Using the pencil and ruler, draw a blade on the index cards. As the blades are drawn, keep in mind that the goal of the activity is to maximize the voltage that will be read on the voltmeter. To achieve this, the shaft of the motor/generator must spin fast. Hypothetically, the more the blades can “catch the wind”, the faster the turbine will spin thus generating a larger current and, therefore, voltage. Once the blades have been designed, tape them to the skewers forming the wheel of the turbine. Remember, to get the turbine to spin quickly, they should tape the blades to the turbine in such a way that wind from the hairdryer will hit the blades with a great deal of force or such that the surface area and the angle of the blades will be maximized.
Instructions for Setting Up the Generator and Voltmeter and Adhering the Propeller (Turbine) to the Generator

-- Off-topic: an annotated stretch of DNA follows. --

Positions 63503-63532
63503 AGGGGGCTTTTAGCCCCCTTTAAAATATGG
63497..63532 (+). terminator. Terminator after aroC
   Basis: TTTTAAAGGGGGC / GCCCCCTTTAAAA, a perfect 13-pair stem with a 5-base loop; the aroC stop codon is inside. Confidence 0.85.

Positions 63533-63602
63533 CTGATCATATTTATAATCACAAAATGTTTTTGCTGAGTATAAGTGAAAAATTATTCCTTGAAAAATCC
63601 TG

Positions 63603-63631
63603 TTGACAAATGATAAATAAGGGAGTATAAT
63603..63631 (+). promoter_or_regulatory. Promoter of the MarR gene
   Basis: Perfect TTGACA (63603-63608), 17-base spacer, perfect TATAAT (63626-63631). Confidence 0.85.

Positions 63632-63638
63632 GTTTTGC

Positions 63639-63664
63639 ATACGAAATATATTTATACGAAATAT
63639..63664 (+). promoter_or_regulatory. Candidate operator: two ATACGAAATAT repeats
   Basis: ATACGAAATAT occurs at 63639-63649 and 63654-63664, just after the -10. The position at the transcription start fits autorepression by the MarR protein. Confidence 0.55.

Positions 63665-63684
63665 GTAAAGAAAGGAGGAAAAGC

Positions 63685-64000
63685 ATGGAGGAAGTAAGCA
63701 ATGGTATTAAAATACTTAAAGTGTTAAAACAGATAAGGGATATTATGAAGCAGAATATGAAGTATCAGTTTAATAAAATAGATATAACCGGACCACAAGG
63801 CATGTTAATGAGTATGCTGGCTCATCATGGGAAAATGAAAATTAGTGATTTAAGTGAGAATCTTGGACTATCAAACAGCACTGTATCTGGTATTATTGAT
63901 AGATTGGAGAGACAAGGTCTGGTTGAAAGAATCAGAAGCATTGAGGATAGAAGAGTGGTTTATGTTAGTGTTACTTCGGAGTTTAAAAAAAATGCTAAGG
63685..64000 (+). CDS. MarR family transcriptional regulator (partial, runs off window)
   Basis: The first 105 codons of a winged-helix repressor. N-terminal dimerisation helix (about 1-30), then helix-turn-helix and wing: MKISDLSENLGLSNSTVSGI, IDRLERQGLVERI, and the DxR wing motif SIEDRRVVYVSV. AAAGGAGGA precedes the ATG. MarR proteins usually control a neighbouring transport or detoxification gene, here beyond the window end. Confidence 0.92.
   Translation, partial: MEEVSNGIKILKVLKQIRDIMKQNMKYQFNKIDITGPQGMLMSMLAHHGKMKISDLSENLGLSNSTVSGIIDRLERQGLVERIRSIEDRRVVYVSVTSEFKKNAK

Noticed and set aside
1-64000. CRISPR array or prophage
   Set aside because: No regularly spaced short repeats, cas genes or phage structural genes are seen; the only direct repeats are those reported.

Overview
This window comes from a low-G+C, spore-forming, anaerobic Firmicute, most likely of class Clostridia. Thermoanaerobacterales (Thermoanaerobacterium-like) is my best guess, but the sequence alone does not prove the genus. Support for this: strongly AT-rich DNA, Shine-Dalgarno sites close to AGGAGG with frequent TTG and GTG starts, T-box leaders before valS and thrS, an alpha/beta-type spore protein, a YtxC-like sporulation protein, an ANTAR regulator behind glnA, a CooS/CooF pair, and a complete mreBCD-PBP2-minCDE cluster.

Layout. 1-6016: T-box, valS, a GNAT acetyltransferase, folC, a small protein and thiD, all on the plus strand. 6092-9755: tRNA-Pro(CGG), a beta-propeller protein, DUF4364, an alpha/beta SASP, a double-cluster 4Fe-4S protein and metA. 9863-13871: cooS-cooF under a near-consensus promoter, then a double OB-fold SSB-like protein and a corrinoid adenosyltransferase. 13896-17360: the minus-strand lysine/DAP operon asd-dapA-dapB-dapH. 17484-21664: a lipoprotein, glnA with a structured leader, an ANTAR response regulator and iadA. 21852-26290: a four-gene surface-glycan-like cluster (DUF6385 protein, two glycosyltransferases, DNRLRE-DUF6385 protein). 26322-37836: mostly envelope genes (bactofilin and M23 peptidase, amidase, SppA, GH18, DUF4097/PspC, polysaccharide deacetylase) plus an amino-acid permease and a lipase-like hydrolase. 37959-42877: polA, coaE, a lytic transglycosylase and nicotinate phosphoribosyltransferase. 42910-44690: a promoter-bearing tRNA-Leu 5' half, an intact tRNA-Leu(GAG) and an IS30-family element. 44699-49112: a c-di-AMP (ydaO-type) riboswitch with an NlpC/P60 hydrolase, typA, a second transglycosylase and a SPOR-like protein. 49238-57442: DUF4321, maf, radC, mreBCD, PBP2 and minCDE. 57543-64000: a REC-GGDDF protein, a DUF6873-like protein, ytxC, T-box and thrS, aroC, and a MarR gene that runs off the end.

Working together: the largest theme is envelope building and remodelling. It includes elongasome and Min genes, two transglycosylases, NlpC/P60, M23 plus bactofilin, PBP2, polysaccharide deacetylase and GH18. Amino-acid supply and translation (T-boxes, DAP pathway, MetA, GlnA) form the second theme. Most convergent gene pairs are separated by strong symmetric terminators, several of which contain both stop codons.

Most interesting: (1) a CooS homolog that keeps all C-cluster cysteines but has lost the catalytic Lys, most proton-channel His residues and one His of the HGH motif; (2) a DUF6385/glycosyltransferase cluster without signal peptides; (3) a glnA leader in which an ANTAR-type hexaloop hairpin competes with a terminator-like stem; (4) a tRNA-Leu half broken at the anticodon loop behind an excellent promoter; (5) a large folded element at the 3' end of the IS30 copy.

Using masking tape, tape a ruler to a desk making sure that at least 5 cm of the ruler is extended off of the table. With the rubber band or electrical tape, attach the toy motor/generator to the part of the ruler that is extended off of the table making sure the shaft of the motor/generator is suspended off the edge of the ruler. This will give some distance between the turbine and the table such that the blades of the turbine do not hit the table. As a practice test, the instructor should attach the turbine that they he or she creates to the shaft of the generator to ensure that the distance between the blades and the table are sufficient to prevent any interference of the blade movement by the table. Wires should be connected from the generator to the voltmeter such that a voltage is registered when the generator’s shaft is rotated. The clay should be placed into the wide mouth straw (central axis of the turbine) to allow the turbine to “stick” to the shaft. By blowing a hairdryer across the turbine, it should rotate, consequently registering a voltage on the meter.